Since they were living at the same address it would be completely normal for Agnes to appear on Florrie and John's census entry, and indeed their sister Margaret does exactly that. Agnes instead appears on an entirely separate sheet. I don't know what that signifies, if anything.

Agnes Baxter in the 1921 Census
Also at 46 Trafalgar, but recorded separately

Agnes was 19 years old and working at Butts Mills Ltd. as a comber tenter, or someone who tends the machine that combs out short fibers in the production of yarn. The factory still stands.

Agnes Baxter with her fellow mill workers.
Helpfully circled by her future daughter, Marie.

There were five living Baxter children in 1921. Aside from the three girls mentioned above, there was a son named James who would have been about 18. I haven't found him in the census, but he attended Marie's wedding, so he was definitely still alive. There was also another daughter, a 12-year-old named Lucy, who was in the Children's Receiving Home not far from where her father Jesse was now living with his new family. I don't know why she was in that institution, but she died at age 19 in 1926.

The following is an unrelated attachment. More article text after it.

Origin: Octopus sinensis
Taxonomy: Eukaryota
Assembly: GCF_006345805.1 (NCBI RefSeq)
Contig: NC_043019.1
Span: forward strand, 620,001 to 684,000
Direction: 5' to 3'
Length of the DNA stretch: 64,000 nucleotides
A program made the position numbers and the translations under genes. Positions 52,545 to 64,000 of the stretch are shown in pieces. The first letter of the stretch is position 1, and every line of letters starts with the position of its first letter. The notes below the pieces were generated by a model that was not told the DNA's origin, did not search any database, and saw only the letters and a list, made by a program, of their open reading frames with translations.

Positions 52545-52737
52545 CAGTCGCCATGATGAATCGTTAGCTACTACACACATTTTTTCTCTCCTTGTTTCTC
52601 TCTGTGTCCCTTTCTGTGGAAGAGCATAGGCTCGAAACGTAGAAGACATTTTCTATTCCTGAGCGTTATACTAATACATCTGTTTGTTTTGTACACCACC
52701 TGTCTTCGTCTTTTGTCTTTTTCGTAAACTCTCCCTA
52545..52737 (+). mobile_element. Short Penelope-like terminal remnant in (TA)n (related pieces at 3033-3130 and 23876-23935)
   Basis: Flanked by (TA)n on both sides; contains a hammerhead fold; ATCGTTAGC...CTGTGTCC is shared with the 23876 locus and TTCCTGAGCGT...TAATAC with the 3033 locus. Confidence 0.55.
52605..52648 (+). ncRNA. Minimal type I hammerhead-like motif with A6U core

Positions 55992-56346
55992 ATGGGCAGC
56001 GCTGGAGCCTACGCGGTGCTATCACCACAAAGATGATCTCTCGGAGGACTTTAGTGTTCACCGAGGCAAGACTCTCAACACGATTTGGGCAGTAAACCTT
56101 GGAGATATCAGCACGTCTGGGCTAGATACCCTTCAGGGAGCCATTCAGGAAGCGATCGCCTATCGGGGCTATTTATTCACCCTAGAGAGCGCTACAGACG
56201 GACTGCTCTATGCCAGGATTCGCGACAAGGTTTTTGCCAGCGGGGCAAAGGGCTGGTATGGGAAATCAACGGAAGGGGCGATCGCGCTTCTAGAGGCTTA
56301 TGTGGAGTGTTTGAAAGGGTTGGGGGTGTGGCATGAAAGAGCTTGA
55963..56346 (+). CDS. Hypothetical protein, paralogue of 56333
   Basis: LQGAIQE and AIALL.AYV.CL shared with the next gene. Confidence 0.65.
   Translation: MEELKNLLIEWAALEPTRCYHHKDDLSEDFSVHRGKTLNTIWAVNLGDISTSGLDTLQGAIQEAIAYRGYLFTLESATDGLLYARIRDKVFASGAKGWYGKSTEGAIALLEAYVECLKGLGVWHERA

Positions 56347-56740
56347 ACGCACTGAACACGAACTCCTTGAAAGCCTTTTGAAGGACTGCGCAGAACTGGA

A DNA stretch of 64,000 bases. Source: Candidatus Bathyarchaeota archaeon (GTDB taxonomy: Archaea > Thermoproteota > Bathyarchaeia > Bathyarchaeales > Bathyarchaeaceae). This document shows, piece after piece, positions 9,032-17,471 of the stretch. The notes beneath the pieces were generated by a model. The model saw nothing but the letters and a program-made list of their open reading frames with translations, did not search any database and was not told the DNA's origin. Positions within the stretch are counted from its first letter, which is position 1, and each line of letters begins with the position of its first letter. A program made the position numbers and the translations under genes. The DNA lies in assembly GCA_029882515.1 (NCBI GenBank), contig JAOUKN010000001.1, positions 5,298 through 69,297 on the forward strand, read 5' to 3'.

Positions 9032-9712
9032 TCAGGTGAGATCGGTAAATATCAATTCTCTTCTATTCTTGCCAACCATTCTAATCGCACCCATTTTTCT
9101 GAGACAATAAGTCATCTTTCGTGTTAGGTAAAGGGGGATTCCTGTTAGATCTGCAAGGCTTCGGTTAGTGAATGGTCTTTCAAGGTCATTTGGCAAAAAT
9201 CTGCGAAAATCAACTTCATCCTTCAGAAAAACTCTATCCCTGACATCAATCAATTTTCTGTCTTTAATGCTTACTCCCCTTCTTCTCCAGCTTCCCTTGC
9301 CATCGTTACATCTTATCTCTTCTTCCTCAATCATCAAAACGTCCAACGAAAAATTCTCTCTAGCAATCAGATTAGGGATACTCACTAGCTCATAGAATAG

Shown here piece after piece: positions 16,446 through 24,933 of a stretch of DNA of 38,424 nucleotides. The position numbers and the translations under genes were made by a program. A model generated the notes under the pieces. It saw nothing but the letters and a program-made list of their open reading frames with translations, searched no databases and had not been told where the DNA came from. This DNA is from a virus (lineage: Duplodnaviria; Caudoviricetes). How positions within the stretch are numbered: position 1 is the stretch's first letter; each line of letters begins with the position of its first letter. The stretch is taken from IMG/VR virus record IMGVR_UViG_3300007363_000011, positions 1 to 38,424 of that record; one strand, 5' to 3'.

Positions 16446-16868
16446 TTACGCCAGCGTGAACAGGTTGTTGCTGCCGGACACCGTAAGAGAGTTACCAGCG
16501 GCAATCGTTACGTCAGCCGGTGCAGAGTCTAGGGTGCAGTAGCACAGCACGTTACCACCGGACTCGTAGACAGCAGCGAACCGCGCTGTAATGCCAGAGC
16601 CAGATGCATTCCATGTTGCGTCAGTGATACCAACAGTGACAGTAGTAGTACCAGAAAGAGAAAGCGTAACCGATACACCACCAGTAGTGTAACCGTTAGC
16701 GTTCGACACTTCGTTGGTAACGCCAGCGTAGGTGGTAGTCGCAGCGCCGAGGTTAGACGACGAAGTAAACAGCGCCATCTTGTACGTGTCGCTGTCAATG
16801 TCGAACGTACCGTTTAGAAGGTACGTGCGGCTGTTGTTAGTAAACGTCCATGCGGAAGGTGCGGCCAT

The Gallagher Family

In 1921, Edward and Elizabeth Gallagher were living at 3 Miller Street (historical map), just across the canal from Agnes' mill. Edward was working at the Albion Iron Works for Harrison, McGregor & Company, who manufactured farm equipment.

Edward and Elizabeth Thomason Gallagher
and their boys in the 1921 Census

Perhaps more accurately, Edward wasn't working at Harrison, McGregor & Co., since at the time of the census he was out of work. But had he been at work he would have been in the smiths' department, working on drop hammer forgings.

An advertisement for Albion implements

Edward Gallagher's employer Harrison McGregor & Co., was apparently unrelated to Edward Farrington's employer McGregor Brothers.